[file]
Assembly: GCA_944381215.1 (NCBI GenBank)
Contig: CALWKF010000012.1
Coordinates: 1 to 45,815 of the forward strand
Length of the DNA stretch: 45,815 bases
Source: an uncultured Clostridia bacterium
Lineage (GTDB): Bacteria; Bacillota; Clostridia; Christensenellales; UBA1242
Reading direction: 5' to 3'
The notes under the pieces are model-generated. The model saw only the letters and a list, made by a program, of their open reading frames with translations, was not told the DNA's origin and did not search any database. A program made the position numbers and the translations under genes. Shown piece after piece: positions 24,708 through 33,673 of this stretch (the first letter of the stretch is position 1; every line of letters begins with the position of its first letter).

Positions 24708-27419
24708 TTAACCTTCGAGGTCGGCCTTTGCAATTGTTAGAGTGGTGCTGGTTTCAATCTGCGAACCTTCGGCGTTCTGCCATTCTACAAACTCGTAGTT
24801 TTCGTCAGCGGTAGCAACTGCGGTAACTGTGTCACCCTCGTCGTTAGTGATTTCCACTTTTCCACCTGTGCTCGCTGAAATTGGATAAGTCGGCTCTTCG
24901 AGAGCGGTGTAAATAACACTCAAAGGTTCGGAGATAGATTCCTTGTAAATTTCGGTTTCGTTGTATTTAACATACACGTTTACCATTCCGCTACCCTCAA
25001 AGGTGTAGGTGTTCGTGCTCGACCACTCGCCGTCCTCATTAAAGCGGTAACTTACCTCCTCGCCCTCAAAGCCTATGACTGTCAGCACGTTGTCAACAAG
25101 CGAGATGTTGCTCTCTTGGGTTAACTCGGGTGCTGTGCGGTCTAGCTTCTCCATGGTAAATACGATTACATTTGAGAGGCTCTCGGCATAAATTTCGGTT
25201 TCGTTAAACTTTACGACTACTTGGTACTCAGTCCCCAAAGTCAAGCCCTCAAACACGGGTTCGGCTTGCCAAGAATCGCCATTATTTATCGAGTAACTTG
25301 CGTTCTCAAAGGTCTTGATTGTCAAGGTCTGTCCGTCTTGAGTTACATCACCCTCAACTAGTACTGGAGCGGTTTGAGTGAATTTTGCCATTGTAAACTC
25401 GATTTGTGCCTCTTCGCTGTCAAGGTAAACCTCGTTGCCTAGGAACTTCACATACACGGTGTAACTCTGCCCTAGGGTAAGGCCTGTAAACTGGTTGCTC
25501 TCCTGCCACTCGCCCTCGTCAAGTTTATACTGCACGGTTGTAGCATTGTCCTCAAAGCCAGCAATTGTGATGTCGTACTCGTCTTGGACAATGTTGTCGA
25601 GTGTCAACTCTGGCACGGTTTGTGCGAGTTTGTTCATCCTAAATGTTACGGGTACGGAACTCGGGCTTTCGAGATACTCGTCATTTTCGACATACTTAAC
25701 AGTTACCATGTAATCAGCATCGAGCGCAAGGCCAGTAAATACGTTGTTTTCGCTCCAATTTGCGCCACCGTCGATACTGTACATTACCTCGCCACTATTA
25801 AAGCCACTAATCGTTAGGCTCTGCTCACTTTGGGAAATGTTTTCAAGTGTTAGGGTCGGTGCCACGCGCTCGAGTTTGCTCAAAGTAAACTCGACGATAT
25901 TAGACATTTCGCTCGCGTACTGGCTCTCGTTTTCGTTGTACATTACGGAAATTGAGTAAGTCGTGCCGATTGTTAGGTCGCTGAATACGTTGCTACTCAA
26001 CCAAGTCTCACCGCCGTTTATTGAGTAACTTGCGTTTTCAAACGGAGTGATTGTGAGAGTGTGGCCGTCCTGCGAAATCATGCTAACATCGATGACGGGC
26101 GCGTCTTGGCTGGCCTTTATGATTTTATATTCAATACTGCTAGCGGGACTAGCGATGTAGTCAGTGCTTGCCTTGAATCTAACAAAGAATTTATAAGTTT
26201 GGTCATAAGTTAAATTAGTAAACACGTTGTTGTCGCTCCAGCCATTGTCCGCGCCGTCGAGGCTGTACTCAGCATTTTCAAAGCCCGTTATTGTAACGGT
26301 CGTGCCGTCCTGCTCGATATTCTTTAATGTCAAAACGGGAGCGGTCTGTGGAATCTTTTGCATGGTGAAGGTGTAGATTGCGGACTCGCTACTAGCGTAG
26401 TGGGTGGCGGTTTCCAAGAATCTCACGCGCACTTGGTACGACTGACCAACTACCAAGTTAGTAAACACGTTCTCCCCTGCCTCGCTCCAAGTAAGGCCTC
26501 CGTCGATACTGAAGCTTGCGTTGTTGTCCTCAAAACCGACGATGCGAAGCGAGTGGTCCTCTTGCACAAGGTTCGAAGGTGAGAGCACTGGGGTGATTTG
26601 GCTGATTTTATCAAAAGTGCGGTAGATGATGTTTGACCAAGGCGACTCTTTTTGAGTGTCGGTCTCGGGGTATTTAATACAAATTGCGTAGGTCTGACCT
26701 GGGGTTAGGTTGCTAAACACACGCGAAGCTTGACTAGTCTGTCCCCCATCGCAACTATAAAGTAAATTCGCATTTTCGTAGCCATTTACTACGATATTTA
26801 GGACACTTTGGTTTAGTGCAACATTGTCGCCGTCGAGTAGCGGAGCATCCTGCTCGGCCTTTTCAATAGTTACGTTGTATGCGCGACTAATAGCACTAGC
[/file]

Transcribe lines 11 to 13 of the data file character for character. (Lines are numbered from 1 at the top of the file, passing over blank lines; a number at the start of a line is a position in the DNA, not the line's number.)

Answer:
24801 TTCGTCAGCGGTAGCAACTGCGGTAACTGTGTCACCCTCGTCGTTAGTGATTTCCACTTTTCCACCTGTGCTCGCTGAAATTGGATAAGTCGGCTCTTCG
24901 AGAGCGGTGTAAATAACACTCAAAGGTTCGGAGATAGATTCCTTGTAAATTTCGGTTTCGTTGTATTTAACATACACGTTTACCATTCCGCTACCCTCAA
25001 AGGTGTAGGTGTTCGTGCTCGACCACTCGCCGTCCTCATTAAAGCGGTAACTTACCTCCTCGCCCTCAAAGCCTATGACTGTCAGCACGTTGTCAACAAG